NEWS

Active Thames funds Bluetits Chill Swimmers

Active Thames has funded the Kent flock of Bluetits Chill Swimmers, a community of open water swimmers that unites people of all abilities and backgrounds who share a love of the sea

The Bluetits Chill Swimmers, a social swimming group based in Whitsable, was set up in 2020 after an increase in interest in open water swimming due to Covid-19 lockdowns. They are part of a wider global flock of Bluetits, which was founded in Pembrokeshire by Sian Richardson.

The Kent flock now has over 1,300 members. They meet daily – sometimes twice a day – and have no fees, no age limits and no expectations.

With interest in open water swimming at an all-time high, funding from Active Thames has ensured The Bluetits Chill Swimmers continue to thrive and expand, meaning more members can safely enjoy the numerous benefits of sea swimming for our health and wellbeing.


The mental health benefits of sea swimming

Imogen Tinkler set up The Bluetits in Whitstable to welcome everyone from all abilities and backgrounds and create a community of those who have a pure love of the sea. She often meets new members before the sessions to discuss their anxieties about going into the sea and to help them overcome their initial trepidation.

While a large majority of the group are aged between 40-60, some members are in their 20s while others are in their 80s. “The benefits of the swimming sessions are huge and it really builds confidence. You can see it every time they come back,” Imogen said.

The grant will allow The Bluetits to support members safely and expand a thriving community of like-minded individuals. For Imogen, the impact of The Bluetits community has been huge and forces her to put time aside for herself while juggling her own business and family life.


“I think when you strip down and you’ve got no makeup on, you’re just in your swimming costume or wetsuit, everyone is equal,” she said. “You build bonds very quickly and you’re doing something that is pushing your limits. If you’re going swimming in the snow, you’re going to remember that forever. You have to trust other people as anything could happen and everyone encourages each other and inspires each other. It’s amazing how quickly those friendships are formed.”

Removing barriers to open water swimming

Having lived in Whitstable for over 25 years, National Open Water Coaching Association (NOWCA) trained Julie Maver is very familiar with the tides and currents. Julie has provided a sea safety presentation to make sure the social swimmers, some of whom may have never swum in the sea before, are aware of the geography of the coastline, the currents and the structure of the water.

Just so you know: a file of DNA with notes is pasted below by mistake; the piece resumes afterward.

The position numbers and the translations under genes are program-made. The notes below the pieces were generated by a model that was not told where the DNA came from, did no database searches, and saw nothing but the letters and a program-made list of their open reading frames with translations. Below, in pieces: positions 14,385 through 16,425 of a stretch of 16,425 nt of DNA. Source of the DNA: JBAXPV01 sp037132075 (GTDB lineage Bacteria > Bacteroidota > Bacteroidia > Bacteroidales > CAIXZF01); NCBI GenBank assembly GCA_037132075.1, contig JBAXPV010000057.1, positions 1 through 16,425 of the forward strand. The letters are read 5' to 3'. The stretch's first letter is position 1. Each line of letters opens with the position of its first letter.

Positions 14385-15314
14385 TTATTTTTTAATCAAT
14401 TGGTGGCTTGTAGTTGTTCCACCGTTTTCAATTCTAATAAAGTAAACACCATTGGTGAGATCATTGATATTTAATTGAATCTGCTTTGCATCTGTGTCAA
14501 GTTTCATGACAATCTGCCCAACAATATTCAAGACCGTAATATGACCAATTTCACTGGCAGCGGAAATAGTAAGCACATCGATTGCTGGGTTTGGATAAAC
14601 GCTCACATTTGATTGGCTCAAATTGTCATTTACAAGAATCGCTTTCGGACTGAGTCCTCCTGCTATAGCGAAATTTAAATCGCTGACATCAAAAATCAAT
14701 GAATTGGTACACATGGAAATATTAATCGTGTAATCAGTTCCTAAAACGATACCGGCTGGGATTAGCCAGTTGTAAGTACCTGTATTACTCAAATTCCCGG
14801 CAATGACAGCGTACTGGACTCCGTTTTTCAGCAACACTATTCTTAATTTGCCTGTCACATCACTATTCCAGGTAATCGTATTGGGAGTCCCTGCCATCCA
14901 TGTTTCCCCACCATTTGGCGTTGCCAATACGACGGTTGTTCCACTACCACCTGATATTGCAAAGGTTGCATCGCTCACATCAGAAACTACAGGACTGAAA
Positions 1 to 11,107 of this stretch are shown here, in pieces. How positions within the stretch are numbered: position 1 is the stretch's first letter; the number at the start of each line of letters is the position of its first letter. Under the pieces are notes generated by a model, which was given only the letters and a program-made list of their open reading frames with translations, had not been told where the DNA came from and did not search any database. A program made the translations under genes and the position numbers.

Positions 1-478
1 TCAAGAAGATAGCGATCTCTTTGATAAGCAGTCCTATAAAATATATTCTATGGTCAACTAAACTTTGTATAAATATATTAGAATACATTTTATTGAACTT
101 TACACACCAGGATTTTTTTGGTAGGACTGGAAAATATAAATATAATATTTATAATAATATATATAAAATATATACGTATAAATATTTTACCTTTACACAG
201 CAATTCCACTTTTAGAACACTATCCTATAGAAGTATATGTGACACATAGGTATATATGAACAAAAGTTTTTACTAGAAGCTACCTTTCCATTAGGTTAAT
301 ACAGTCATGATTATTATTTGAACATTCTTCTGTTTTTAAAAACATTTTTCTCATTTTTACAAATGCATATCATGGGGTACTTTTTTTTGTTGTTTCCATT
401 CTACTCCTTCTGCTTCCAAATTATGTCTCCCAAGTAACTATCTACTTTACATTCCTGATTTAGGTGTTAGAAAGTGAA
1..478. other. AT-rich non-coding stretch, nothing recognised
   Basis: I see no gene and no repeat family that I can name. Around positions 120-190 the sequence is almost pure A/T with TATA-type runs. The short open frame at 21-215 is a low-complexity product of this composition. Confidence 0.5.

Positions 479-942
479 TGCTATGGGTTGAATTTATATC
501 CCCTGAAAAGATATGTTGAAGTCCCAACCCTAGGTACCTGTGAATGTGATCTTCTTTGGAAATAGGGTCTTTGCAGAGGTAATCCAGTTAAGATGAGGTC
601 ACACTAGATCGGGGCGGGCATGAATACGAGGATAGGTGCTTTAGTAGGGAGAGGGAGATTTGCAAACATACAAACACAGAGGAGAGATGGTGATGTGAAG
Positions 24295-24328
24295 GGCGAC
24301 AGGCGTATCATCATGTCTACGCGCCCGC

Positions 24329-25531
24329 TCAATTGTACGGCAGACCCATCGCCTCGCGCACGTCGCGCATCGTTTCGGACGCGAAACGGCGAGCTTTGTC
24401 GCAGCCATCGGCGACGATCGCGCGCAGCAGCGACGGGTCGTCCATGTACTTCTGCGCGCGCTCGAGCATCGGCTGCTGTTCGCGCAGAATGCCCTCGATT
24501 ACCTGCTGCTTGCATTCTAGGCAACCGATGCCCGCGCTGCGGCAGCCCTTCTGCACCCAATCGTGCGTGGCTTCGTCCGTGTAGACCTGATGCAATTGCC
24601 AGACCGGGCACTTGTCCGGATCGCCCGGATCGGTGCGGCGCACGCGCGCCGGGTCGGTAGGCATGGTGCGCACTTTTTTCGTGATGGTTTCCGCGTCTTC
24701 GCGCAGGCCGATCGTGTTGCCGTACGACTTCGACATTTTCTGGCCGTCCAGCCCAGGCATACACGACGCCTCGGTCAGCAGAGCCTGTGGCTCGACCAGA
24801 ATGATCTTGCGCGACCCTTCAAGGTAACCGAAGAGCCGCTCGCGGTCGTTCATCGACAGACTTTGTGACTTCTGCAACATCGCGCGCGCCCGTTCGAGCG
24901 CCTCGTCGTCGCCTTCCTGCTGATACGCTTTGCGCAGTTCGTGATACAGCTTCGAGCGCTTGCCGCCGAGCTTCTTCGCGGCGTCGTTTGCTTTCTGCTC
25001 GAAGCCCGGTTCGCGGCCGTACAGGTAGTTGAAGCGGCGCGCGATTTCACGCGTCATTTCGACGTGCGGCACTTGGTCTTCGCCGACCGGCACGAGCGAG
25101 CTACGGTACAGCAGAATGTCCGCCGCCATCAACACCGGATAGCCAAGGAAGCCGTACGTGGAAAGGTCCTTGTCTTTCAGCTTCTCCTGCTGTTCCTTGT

She has also developed tailored and inclusive beginner and intermediate swimming courses, under Kent-based charity Active Life, for those who want to increase their confidence with pool and open water swimming. “Affording people opportunities is the biggest thing you can do, and the more we do it, the more it’s going to become part of mainstream swimming,” Julie said.

One way Julie hopes to remove barriers is by further supporting social enterprise The Bluetits Chill Swimmers.

“I’ve always had a passion to get into the peripheral edge of swimmers. I’ve taught men and women recovering from a stroke, claustrophobia, mental anxieties, grief and those with mobility issues. Everyone should have the chance to get the same pleasure out of the water that I get, and at the minute they’ve got to jump through so many more hoops just to get to the swimming pool.”

Teaching the Bluetits Chill Swimmers how to swim in the sea safely

“You have to swim aware when you’re in the sea. You’ve got to take responsibility,” Julie said. “We forget being pool-trained how many visual clues there are: furniture, fittings, steps, lifeguards, signage. In the sea, it’s like swimming with a blindfold on, but the benefits are so huge that it is worth investing in and it’s worth doing it safely and properly.”

Julie, who was nominated as a finalist for the Physical Activity Hero Award at the UK Active Awards, agrees. “The sea is supportive and nurturing,” she says. “You exit the water, you’re cleaned, refreshed, reset and you’re ready to go out into the world. And it costs nothing. It’s available to everybody. It empowers men and women. The swimmers leave the sea drinking from the cup of confidence.”

Active Thames is a partnership programme in place to support the development of watersports on the tidal Thames and inland waterways in London, Kent and Essex.

With over 15,000 football pitches worth of blue space, the tidal Thames is a fantastic place to get active. There is also an extensive network of inland waterways, which provide even more space for people to enjoy, and perfect locations to gain the skills and confidence needed to take on the tidal river.